OPINION | Home-grown healthy diets: Your garden could be the key to good eating habits

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Over the past century the number of people who suffer from deficiencies of essential nutrients have dramatically decreased.

Environmental hygiene, access to clean water, immunisation and improved health care have reduced the prevalence of many infectious diseases.

This has contributed to the increased life expectancy for South Africans. However, sadly, many people will not be as healthy as they could be as they age, as the number of people with diseases such as Type 2 diabetes, cardiovascular (heart and blood vessel) disease and cancer are increasing.

These diseases are described as ‘non-communicable’, people do not catch them when germs are spread.

Many of the factors that contribute to the rise in the prevalence of non-communicable diseases are lifestyle factors, such as poor dietary habits, lack of exercise, smoking and abuse of alcohol.

These lifestyle habits and the resulting diseases account for 51 % of premature deaths of South Africans.

Researchers have asked people who know about the importance of eating plenty of vegetables and fruit why they do not do so.

Some of the reasons that are frequently given include the cost, lack of access or that it is not a habit.

Home food gardening helps to overcome all these barriers to consumption. It also provides the benefit of giving gardeners some physical activity, without having to go to a gym.

You do not need a lot of space to start a food garden, even a small one can provide produce to supplement what you buy.

No specialist tools are needed, basic equipment does the job. The choice of vegetables, fruit and herbs that you plant can take the nutrient content into consideration, but starting with produce most likely to grow in your area successfully can be a starter step.

My husband started our food gardening journey by planting fruit trees. At this time we were both working full time and there were many demands on weekend time.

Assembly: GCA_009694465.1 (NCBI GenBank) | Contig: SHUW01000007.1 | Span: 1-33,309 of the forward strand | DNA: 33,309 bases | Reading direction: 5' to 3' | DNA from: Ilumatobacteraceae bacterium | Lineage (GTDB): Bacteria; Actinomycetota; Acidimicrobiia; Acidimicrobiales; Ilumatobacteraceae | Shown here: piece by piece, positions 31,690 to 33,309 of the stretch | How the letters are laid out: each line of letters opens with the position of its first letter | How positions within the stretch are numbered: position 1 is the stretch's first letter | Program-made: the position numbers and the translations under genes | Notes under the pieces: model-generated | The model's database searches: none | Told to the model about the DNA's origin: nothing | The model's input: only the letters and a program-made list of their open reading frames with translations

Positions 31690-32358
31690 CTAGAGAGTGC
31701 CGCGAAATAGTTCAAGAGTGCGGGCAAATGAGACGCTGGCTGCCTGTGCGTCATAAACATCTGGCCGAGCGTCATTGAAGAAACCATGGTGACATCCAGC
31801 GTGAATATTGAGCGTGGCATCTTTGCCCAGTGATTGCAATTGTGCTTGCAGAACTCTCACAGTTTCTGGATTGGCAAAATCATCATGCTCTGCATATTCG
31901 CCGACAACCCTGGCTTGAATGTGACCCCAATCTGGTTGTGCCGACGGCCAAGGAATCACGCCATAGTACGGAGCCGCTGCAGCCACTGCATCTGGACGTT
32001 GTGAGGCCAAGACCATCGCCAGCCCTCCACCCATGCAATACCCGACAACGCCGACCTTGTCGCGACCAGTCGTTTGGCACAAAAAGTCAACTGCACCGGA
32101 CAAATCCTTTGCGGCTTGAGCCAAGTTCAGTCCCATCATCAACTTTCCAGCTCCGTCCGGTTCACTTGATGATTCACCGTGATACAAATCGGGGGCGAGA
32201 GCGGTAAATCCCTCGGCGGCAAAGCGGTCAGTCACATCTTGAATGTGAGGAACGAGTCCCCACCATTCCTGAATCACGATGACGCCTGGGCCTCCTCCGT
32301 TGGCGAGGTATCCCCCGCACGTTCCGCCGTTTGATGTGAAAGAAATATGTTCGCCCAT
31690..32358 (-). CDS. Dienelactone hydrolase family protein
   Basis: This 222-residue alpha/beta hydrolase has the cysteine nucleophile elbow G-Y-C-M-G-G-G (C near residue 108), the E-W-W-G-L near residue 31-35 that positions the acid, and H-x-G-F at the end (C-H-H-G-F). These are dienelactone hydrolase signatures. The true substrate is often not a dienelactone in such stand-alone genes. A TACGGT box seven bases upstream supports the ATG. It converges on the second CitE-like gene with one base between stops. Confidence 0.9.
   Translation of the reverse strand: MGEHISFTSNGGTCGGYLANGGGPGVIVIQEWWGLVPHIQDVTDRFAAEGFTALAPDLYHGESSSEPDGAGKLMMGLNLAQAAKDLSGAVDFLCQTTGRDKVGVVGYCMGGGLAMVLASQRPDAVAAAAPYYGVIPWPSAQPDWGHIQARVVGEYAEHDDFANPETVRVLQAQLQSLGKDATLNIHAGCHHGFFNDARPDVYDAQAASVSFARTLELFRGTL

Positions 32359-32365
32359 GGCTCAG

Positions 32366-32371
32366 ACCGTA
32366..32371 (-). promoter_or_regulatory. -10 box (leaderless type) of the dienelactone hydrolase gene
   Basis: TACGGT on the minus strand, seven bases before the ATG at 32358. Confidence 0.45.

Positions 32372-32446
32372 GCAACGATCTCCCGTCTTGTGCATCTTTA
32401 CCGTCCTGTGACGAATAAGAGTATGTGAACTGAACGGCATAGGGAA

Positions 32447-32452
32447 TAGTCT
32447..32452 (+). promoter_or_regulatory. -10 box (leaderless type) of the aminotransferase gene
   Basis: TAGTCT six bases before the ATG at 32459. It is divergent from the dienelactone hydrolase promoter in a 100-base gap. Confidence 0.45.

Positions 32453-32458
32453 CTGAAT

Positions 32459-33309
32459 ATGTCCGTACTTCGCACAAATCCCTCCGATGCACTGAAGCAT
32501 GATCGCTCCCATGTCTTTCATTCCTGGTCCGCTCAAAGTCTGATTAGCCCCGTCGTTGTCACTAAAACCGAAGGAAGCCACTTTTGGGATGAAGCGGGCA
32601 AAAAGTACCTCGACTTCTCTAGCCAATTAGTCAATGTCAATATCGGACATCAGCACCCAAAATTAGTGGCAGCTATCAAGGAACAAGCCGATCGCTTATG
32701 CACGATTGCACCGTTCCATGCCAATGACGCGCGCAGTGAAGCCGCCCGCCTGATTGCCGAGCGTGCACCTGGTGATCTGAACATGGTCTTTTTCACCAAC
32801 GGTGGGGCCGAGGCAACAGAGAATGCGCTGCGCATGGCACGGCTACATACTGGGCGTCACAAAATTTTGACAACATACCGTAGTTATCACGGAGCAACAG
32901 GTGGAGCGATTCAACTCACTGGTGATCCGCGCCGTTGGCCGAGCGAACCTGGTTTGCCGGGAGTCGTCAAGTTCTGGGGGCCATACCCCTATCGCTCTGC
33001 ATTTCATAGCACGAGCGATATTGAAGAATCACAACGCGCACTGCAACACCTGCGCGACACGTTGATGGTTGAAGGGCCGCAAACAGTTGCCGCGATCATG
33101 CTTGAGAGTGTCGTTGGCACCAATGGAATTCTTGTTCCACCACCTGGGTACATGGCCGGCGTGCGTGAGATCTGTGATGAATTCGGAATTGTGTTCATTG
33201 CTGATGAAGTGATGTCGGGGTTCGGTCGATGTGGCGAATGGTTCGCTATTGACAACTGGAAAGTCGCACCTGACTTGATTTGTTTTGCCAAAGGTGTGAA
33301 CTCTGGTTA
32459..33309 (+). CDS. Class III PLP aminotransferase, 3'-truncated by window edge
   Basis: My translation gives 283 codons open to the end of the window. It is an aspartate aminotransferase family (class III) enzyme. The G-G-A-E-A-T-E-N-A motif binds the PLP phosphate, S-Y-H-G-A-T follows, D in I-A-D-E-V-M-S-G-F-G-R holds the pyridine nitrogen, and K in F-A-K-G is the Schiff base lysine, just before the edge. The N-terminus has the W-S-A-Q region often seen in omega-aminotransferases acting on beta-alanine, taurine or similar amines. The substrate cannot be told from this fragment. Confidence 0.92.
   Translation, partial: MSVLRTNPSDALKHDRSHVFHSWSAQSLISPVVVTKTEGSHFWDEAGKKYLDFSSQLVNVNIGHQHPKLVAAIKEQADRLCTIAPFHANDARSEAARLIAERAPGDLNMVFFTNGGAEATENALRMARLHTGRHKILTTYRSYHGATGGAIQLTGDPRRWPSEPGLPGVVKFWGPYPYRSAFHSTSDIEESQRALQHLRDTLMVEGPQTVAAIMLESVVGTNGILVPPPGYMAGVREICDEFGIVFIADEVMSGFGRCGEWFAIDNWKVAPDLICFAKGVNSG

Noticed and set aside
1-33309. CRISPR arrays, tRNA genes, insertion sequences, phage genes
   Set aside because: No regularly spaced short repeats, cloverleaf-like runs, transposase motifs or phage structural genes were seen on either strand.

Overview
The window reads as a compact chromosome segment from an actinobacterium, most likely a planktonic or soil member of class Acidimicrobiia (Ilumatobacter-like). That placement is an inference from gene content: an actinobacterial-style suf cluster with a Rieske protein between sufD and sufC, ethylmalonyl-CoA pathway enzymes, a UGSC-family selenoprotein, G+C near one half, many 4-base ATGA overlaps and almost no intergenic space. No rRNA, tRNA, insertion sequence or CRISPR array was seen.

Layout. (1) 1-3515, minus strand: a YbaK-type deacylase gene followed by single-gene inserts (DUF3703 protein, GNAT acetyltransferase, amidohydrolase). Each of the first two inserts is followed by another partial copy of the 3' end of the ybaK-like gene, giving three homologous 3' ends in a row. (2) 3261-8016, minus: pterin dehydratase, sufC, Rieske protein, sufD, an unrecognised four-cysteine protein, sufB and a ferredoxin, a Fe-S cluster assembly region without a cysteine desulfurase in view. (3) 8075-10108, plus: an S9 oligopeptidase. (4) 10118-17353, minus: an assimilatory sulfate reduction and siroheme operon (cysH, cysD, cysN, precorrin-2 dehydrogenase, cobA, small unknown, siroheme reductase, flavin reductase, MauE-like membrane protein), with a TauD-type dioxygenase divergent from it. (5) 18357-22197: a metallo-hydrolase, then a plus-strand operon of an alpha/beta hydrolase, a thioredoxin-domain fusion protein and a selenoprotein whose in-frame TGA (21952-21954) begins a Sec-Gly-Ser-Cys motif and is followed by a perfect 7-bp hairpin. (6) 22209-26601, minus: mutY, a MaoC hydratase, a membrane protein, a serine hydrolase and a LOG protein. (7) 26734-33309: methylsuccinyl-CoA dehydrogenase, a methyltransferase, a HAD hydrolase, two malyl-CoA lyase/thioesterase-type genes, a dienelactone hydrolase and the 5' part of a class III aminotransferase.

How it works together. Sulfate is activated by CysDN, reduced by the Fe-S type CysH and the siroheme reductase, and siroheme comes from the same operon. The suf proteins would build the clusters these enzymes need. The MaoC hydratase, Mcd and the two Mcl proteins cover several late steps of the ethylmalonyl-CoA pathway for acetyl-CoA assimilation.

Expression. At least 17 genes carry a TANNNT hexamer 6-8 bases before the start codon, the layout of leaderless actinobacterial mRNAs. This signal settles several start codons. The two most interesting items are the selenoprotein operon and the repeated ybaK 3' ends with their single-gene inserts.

These trees now contribute prolifically to our food supply.

The avocado, litchi and mango trees are well established and we get enough avocadoes to share with the neighbours. They then share their bananas with us.

The vegetable gardening is a more recent endeavour, but already very productive. Last summer we had butternuts galore, again enough to share.

The jam tomatoes were not a success, but the cocktail tomatoes provided a daily contribution to our meals.

Two granadilla vines were also successful, we enjoyed them fresh, I froze some pulp and we made granadilla jam.

The garden also produces plants for seasoning home cooked meals, notably chillies and sweet piquanté peppers.

These were turned into hot Louisiana sauce and preserved in sweetened vinegar, respectively.

Rosemary, thyme and parsley are the only success stories in the herb garden. Alas something seems to like the basil and little remains for me to use in cooking.

Luckily I did not expect every plant to be success so I will learn to cope with this in time.

The gardening has also been a journey to new discoveries, with friends and family contributing tamarillo and dragon fruit plants. These will hopefully provide fruit this summer.

I was raised eating healthy, home made, family meals. Including vegetables as an important part of meals is a practice that is part of how I eat.

Having ready access to our home grown produce has increased the quantity that we eat.

The produce was available so readily that it became a challenge to see how much I could manage to include in our meals.

I look forward to the coming summer months, the seedlings are waiting to be planted, and the water tanks are full of rain water collected from the roof.

As an aside, another benefit of home food gardening is making our own compost. All the plant waste from the kitchen goes to the compost heap.

This means it is not going to landfill, but rather back to nourishing our soil.

If you think that home food gardening is not for you, I suggest you start small, with something that will grow easily where you live, and with time the gardening bug will bite, and your meals will be brim full of fresh produce.

The quantity of vegetables you eat can increase, your nutrient intake will increase and your diet will help promote your health.

Happy gardening.

*Carol Browne is a Registered Nutritionist and spokesperson for the Nutrition Society of South Africa (NSSA).

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